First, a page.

Disclaimer: Travel restrictions and governmental regulations can change rapidly and the information below might be outdated within a few hours. Therefore, double-check all information with your embassy or on official websites. Traveling Lifestyle does not take any responsibility for your decision to travel.
Spain is open for tourism to most countries. Travelers must submit a negative COVID-19 test result taken 72 within departure, but they do not have to quarantine on arrival.
Visitors from the EU, plus Schengen area countries and third party countries that have a reciprocal agreement with Spain for accepting international travelers are allowed entry.
Starting December 22, 2020, the government suspended entry into Spain of any arrivals from the United Kingdom, except for Spanish citizens and residents of Spain.
Due to a substantial increase of infections during the third wave of COVID-19, the country has put in place a series of restrictions to certain areas and territories to ensure visitors’ safety.
Spain Reopening – Latest Updates
Spanish authorities are reportedly lobbying to create a Europe-wide vaccination passport that allows them to bring back tourists for the Easter break.
Along with such a certification, the government also looks to reopen safe travel corridors as a “key recovery factor” to restart the tourism industry.
So far, 2.4% of Spanish people have received two doses of a COVID-19 vaccine.
Health Minister, Salvador Illa, announced this week that the national interstate travel ban will be lifted between December 23 and January 6, so Spaniards can visit family members and close friends.
However, local governments may still go further and allow travel only on specific days. (Probably less).
On the other side, Canary Islands and the Balearic Islands do not need to adhere to any of these restrictions. (Source).
Who can travel to Spain now? – (Updated Feb. 23)
EU residents, citizens from the Schengen Associated States, plus Andorra, Monaco, The Vatican, or San Marino.
Health professionals planning to join their workforce.
Goods and transport workers.
Diplomats, consular or international officials, military personnel, civil protection officials and members of humanitarian organizations.
Students of EU/Schengen member states, who have the appropriate visa or equivalent permit.
Highly qualified workers including participants in high-level sporting events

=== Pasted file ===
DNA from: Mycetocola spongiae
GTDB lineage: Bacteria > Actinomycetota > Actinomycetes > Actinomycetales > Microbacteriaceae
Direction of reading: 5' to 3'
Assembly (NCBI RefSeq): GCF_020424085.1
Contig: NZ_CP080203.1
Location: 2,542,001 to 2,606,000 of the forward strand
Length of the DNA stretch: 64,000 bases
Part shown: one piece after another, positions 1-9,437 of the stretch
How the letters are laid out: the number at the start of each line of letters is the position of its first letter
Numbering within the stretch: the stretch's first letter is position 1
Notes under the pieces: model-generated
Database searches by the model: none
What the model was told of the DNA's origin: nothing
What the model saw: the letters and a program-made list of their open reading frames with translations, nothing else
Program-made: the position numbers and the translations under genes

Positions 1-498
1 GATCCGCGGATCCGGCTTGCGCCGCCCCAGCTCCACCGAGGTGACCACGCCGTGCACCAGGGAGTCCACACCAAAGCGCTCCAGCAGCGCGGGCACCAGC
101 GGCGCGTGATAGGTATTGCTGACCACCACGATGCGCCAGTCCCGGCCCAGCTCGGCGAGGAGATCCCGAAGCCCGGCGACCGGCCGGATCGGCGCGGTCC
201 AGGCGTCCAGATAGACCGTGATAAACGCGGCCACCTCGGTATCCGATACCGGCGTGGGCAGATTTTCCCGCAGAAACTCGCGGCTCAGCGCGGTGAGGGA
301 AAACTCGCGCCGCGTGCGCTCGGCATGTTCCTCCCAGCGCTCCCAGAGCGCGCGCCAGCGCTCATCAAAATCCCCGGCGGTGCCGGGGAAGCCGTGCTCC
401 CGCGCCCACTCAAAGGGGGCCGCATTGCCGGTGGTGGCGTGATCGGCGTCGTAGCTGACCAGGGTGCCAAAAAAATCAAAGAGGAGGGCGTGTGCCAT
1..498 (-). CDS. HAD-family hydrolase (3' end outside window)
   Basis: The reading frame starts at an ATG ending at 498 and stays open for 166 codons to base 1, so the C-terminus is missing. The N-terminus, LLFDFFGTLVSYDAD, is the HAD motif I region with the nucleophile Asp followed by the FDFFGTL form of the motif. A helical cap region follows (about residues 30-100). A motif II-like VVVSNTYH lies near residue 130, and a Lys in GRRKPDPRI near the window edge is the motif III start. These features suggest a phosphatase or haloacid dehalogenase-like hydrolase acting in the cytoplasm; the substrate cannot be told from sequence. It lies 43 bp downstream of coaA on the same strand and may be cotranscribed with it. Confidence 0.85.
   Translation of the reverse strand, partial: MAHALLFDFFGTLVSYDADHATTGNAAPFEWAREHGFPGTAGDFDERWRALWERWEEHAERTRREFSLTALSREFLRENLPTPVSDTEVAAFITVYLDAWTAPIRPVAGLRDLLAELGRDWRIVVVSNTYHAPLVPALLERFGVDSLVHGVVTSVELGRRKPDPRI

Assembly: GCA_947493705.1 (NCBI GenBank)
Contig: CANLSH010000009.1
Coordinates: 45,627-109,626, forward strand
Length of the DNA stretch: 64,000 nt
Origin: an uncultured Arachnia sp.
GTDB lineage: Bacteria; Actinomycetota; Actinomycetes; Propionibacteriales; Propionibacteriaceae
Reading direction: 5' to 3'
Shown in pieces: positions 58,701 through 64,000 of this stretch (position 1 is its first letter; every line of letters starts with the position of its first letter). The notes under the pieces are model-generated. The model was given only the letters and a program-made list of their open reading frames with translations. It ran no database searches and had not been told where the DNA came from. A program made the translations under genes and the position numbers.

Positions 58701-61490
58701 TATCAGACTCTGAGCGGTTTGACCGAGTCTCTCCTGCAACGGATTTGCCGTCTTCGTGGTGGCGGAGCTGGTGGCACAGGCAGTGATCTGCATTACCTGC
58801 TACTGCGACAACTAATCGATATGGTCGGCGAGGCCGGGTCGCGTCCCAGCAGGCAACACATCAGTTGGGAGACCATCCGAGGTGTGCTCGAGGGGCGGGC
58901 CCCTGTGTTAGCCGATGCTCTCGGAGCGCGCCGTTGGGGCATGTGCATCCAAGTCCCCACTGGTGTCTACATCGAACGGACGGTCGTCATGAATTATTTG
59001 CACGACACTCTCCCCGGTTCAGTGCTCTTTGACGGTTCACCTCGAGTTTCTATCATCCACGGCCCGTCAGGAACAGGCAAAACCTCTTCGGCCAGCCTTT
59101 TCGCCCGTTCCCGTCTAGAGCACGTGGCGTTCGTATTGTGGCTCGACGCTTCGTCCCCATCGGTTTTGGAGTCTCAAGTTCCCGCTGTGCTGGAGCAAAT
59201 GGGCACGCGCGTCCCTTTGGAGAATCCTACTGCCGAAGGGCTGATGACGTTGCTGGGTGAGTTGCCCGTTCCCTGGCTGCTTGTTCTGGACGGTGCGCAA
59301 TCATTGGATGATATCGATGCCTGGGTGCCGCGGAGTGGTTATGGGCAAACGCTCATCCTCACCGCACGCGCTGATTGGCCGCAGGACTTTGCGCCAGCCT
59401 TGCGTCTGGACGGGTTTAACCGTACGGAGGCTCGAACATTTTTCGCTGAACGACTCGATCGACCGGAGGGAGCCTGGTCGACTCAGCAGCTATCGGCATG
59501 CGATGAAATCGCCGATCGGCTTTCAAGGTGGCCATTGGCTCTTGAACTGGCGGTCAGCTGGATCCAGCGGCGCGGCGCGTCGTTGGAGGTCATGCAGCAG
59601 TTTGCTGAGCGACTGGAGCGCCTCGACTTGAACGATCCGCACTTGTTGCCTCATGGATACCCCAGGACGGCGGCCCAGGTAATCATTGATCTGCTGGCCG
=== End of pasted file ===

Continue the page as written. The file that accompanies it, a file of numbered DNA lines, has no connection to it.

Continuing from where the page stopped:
People traveling for humanitarian reasons.
Spain is also open to countries that have a reciprocal agreement with Spain for accepting travelers. (Current at February 23)
Important! – Only after travelers have submitted the form, they will get a QR code that will allow them access to their airport terminal.
Who needs to present a COVID-19 test to enter Spain?
All travelers visiting from a high risk country or area must submit proof of a negative COVID-19 PCR test result carried out within 72 hours prior to their arrival in Spain.(Current at February 23)
UE – High risk countries and territories
Denmark (except the Faroe Islands and Greenland)
Greece (except the Notio Aigaio region)
Norway (except Agder, Innlandet, Møre og Romsdal, Nordland,
Rogaland, Troms og Finnmark, Trøndelag and Vestfold og Telemark)
Third countries – High risk countries and territories
Georgia South Africa
Gibraltar (United Kingdom)
Republic Of Moldova
Republic Of North Macedonia
Saint Maarten (Dutch Part)
Saint Vincent and the Grenadines
State of Palestine
Turks and Caicos Islands
United Arab Emirates
New policies to enter the Canary Islands would allow travelers to avoid quarantine
The Minister of Industry, Commerce and Tourism, Reyes Maroto, is working on implementing PCR tests to enter the Canary Islands in order to create safe health corridors and allow visitors to avoid the quarantine. The aim is to attract travelers from Germany and, if possible, from Nordic countries.
What is the current COVID situation in Spain?
As of February 23, Spain has reported 3,153,971 positive COVID cases and 67,636 have lost their lives to the virus, 179 over the last 24 hours.
Triple-check the Spanish regulations before booking a flight. If for any reason a visitor is not admitted in the country, they could be placed at an immigration detention facility for several days, until a flight on the same airline becomes available to take them back to their point of origin.
This is not a common situation but authorities have warned travelers about it.